E-houses without doors: the circular economy and cargoes of e waste

Concealed within their familiar glossy casings is an intricate network of precious metals, rare earth elements, minerals, finite resources, arsenic and mercury. The most positive interpretations of contemporary technological forms imbue them with embryonic potential capable of giving life to new ways of thinking, creating new forms of knowledge, expanding human capabilities and leading us into the future.

These impenetrable shells shield silent signals that flow between up to 75 of the 83 stable (non-radioactive) elements of the periodic table. A meeting place for micro-electronic components of a global identity yet condensed and miniaturised to fit neatly within the palm of a hand:

copper from Chile, silver from Mexico, platinum and palladium from South Africa and Russia, tantalum from central Africa or Brazil, lithium from Argentina, cobalt from the Congo or Zambia, pure graphite from India, sylvite from Canada, Russia or Belarus, iridium from South Korea, tin derived from cassiterite from Indonesia or Peru, tantalum from Congo, Rwanda and Brazil, and many more.

After being in the consumer’s possession for two years on average, the mobile device is set sail on a new journey. Unwanted and discarded, these handheld icons of modernisation culminate in 352,474 metric tonnes of hazardous waste: the UK is the biggest exporter of illegal e-waste in Europe. Examining the flows of these exports speaks volumes about the systemic imperialism of this industry: from west to east, and north to south, with Ghana, Nigeria and Pakistan receiving the bulk of this.

The circular economy is a solution to reduce waste, a preferable system in which the re-use and recycling of material products puts an end to linear thinking and its culture of the ‘single use’ disposable. In the case of e-waste, the amount of tiny elements condensed into a similarly small space complicates its safe recycling. Manually burning the hardware is a common yet highly toxic method of trying to re-extract the metals and attempting to separate the fused components. Instead of repairing and recycling the materials, the waste contributes more environmental and social damage than any potential benefit. Not so circular after all.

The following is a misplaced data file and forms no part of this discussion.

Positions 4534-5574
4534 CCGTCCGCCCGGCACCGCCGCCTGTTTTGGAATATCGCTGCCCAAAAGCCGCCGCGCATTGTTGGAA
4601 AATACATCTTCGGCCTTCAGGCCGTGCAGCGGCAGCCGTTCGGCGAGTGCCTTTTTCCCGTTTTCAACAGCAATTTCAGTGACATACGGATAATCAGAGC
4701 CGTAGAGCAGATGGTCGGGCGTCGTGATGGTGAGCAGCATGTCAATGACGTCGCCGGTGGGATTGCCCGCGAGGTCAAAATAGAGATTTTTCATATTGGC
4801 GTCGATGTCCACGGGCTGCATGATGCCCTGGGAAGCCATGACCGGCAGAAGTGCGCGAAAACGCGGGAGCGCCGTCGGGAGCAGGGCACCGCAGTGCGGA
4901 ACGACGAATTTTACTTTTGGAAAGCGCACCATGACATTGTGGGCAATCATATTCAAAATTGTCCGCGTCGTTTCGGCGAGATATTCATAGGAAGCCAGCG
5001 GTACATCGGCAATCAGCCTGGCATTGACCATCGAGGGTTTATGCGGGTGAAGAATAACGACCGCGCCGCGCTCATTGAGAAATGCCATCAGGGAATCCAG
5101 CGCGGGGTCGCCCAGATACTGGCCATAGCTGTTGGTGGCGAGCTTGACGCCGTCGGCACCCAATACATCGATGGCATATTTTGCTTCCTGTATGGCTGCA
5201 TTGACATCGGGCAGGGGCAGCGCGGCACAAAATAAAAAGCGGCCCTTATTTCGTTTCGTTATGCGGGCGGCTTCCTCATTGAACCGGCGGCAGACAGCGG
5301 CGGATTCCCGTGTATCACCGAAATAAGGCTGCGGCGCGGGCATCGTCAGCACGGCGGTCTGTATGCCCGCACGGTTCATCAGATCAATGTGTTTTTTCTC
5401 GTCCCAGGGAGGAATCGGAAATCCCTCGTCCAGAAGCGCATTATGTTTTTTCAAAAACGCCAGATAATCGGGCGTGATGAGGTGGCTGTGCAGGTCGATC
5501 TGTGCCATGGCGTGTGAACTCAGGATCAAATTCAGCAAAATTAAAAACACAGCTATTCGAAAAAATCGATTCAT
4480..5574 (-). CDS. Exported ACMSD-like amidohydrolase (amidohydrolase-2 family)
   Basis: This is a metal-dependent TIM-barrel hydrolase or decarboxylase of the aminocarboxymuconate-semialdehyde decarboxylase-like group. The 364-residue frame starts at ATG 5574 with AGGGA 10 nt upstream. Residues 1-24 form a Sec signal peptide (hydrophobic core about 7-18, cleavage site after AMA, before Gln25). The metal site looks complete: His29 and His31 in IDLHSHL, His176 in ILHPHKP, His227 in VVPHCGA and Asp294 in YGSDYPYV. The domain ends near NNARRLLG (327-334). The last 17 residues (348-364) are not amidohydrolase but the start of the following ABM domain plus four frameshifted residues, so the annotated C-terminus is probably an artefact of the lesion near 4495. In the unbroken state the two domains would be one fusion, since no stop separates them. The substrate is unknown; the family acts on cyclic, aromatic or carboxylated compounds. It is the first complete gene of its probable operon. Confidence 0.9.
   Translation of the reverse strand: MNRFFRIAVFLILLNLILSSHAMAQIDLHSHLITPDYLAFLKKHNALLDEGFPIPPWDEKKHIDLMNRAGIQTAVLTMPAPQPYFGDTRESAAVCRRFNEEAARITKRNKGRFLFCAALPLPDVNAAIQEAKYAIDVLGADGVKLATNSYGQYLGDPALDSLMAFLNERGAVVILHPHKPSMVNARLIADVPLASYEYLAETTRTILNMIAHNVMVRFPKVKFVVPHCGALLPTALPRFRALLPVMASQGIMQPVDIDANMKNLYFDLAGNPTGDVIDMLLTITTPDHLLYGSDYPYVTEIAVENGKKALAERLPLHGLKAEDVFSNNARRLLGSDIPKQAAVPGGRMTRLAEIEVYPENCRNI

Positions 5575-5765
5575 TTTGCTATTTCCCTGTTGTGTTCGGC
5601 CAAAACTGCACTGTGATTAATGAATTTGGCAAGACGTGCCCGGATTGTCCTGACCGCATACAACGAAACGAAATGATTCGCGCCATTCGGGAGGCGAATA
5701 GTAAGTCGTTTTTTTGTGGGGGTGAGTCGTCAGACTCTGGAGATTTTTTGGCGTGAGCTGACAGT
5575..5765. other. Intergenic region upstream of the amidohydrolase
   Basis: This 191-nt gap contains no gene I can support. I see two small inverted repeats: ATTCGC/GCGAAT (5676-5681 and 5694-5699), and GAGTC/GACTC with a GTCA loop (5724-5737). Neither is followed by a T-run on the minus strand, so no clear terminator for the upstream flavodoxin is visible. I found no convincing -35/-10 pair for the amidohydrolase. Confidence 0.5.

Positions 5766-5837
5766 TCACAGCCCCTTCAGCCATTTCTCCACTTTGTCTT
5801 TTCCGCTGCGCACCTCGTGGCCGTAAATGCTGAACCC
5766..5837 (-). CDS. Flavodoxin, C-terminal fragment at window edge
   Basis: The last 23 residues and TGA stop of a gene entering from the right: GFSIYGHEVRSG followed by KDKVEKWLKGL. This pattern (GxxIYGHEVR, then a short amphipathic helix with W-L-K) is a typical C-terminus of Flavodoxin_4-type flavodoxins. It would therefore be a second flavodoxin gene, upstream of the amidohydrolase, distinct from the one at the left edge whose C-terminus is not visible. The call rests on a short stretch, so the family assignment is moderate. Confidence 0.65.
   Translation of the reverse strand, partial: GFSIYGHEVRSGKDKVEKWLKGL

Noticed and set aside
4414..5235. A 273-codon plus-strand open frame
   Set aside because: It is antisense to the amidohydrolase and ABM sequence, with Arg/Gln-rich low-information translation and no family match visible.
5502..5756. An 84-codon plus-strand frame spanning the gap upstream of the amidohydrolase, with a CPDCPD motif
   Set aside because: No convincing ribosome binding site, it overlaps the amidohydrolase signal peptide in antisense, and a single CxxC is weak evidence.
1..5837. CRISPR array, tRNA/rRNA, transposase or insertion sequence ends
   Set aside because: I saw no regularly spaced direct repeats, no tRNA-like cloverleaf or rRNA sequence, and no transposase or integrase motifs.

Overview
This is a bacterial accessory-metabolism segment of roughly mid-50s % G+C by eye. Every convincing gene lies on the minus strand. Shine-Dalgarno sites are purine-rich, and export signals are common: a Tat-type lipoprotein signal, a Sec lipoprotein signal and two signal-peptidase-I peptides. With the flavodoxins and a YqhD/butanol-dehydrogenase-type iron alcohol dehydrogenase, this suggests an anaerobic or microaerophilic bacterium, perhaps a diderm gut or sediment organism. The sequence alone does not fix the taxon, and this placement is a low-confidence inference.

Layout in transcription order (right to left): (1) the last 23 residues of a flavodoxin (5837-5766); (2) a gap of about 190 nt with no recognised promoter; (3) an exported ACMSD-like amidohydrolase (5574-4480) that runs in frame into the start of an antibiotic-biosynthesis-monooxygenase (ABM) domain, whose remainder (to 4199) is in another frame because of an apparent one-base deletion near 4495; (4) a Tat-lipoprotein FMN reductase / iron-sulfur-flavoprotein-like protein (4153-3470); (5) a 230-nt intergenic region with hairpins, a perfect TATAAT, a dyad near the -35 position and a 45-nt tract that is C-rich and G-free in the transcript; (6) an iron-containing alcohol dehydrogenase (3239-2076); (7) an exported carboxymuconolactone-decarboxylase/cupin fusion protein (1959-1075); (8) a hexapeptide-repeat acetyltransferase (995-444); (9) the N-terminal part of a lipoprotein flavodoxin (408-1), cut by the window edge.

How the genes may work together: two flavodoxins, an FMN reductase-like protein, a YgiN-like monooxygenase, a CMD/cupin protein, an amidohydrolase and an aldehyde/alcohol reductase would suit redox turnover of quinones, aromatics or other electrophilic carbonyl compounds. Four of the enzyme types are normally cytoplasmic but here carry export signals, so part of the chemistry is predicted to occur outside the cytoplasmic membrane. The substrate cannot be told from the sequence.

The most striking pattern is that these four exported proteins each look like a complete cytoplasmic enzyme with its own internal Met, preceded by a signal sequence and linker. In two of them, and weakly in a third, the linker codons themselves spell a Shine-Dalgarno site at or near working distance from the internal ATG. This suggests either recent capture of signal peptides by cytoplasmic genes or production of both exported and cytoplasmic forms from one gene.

At the consumption stage, we hold smart devices close to our faces, pressed against our skin, slept with beneath our pillows, but when broken down and fragmented these same devices become intensely toxic. A toxicity that the consumer is largely distanced from, yet that confronts those tasked with the arduous process of recycling.

All the while, another cycle overlaps; the food chain. Free-range chickens that also forage amongst the debris provide a food source for the 80,000 people living in and around one of the largest e-waste dumping sites, Agbogbloshie (Accra, Ghana). The shells of their eggs don’t hold the same impermeable quality as the shells of our electronic devices. A single egg produced by these chickens contains 220 times the safe limit of chlorinated dioxins (as defined by European Food Safety Authority guidelines).

These small ‘houses without doors’ have been broken into by a cabal of consumers eager for the next model of smartphone, tech manufacturers designing with planned obsolescence, and unethical disposal companies shipping illegal hazardous waste under the pre-text of recycling (I wish I knew the author of the metaphor, but the closest I can find is that it features in Brian Swann’s ‘The House with No Door: African Riddle-Poems).

A fusing of animal and electronic technology, the egg and the e-, these wandering land-based birds become cyborgs.

(Extra note: a nod to how food is labelled to reflect its place of exportation, the stickers on the crates also include a number beginning with 8 that indicates a food item has been genetically modified).